First Habitat Home Going Up
Habitat is pounding away in Robbins.
It has been a long time since Mayor Mickey Brown and others from the First Baptist Church were repairing an elderly woman's deteriorating house. Brown promised land and support would be found for Habitat in Robbins.
Saturday morning, Brown, Police Chief Danny Brown (no relation to the mayor), neighbors and others showed up to help Jeannette Johnson nail together and lift into place the walls of her new home, the first Habitat house in Robbins.
She was beaming with joy.
With the mayor on one end and the chief of police on the other, two-by-fours were quickly hammered into the various shapes needed for framing doorways, windows, and corners. My job was making headers out of two-by-eights, sandwiching foamed plastic insulation between two of them, and nailing it all together, four rows of three nails from each side.
Results: one stack of headers and one slightly sore arm. I moved over to help frame.
Volunteers were nailing studs to top and bottom plates as walls took shape on the flat platform of Johnson's foundation. Habitat employs professional workers to prepare each site for the volunteer/homeowner partnership that builds the houses from there up.
They have a staff of experienced supervisors who double as teachers, though a lot of volunteers know about as much about construction and building codes as they do. Some are retirees with a lifetime in the trade. Some have built their own homes and are now happily helping others build theirs.
It was a cool, crisp day.
A pile of lumber and a box of cement-coated nails waited for us to help three families build a different future. That hardware had been on its way for years, too.
Coming to Robbins
Habitat opened a once-a-week office in the Northern Moore Family Resource Center to make application easier. To apply, family income has to be between 20 and 55 percent of annual median income for the county, based on family size. A family of three would have an income somewhere between $14,700 and $29,500 a year.
Applications came in. Finally, these three families qualified.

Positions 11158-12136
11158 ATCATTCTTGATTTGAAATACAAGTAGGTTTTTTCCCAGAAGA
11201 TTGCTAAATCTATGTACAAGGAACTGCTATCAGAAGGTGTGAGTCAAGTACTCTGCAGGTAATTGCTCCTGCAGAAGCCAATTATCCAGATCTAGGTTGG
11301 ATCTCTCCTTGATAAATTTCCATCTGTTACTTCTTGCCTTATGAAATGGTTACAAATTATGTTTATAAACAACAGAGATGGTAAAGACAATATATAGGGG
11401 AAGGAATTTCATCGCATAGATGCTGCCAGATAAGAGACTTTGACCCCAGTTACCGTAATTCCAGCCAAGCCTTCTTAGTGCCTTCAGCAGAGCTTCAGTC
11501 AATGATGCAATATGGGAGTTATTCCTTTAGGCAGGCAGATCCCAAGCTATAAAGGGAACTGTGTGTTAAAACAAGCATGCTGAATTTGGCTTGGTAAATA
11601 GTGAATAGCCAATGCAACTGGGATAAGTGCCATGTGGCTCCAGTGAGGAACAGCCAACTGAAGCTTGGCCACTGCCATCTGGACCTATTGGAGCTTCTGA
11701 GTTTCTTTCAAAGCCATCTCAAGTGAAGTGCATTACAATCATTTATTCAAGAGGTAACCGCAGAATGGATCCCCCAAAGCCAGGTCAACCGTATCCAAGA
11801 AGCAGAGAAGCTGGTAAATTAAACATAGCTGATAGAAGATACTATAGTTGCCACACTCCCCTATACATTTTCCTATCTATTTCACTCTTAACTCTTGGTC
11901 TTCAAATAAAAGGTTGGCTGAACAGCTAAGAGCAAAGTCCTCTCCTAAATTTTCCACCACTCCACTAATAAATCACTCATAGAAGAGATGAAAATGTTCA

Their three home sites are across the street from where American Growler is preparing its new factory. All the new home owners were busy at work.
Johnson and her son will live in the first of three house. Gwen Caddell and her two children will own the second, and Abraham Hernandez and Yessi Catalan will move into the third, with their three children.
Nobody is giving them their homes. They are home owners. They buy them with a combination of mortgage payments and a unique form of contribution Habitat that founder Millard Fuller called "sweat equity."
Every family will put in 300 hours of work for each adult. They also will attend 12 home ownership classes.
"Sometimes they need to repair their credit," says Habitat Executive Director Elizabeth Cox. "We teach them how."
It takes between six and 10 months to build a Habitat house. So far, Habitat for Humanity of Moore County has sold 129 homes to low-income families. It doesn't give them away. Habitat home owners pay about $325 a month to cover principal, insurance, and taxes.
"We sell homes with zero-interest, no-profit mortgages," Cox says.
Habitat describes its mission as "Building houses -- building communities -- building lives."
When Richmond County had trouble getting a Habitat chapter going, they called Cox for help. The Moore County chapter is now building in Richmond County as well, with construction under way on nine houses in various stages of construction there and in Southern Pines, Pinebluff, Carthage, and now -- at long last -- Robbins.
The average cost last year was $66,500 including land and all house costs. It doesn't include money for staff or chapter administration. That is all raised separately.
Each house has not one, but three mortgages. Homeowners pay off one of them. The others are forgiven as monthly payments come in. One goes away after five years, the other continues for their full 20 year term of the base mortgage.
"This protects our homeowners from predatory lenders," Cox said. "As soon as they move in, the telephone calls start, but once they find out they can't push these people into debt and take the house, they stop."
The morning went quickly, but the highlight is always the look on the faces of three families as each framed wall rises.
"On three, lift hip high," a supervisor calls out. "Onetwothree! Now, again on three, all the way up."
He counted again. The framed wall was lifted up, braced, checked for plumb and spiked down. We realize we are in this for the long haul. There won't be a Saturday morning in Robbins for a while without us. And we need more. Many hands make quick work, and no experience is needed. Brown promised more people next week.
I'll be there.
At noon, we broke for lunch. Other volunteers prepared food. Sometimes it is a church, sometimes a civic organization.
On Saturday morning, people from Brothers of the Horizon come over from Mid-Atlantic Star Party (MASP) where they had been helping fix fried fish dinners for stargazers. Improvised tables were set up and spread.
We paused for grace and thanks.
John Chappell can be reached at 783-5841 or by e-mail at email@example.com.
More like this story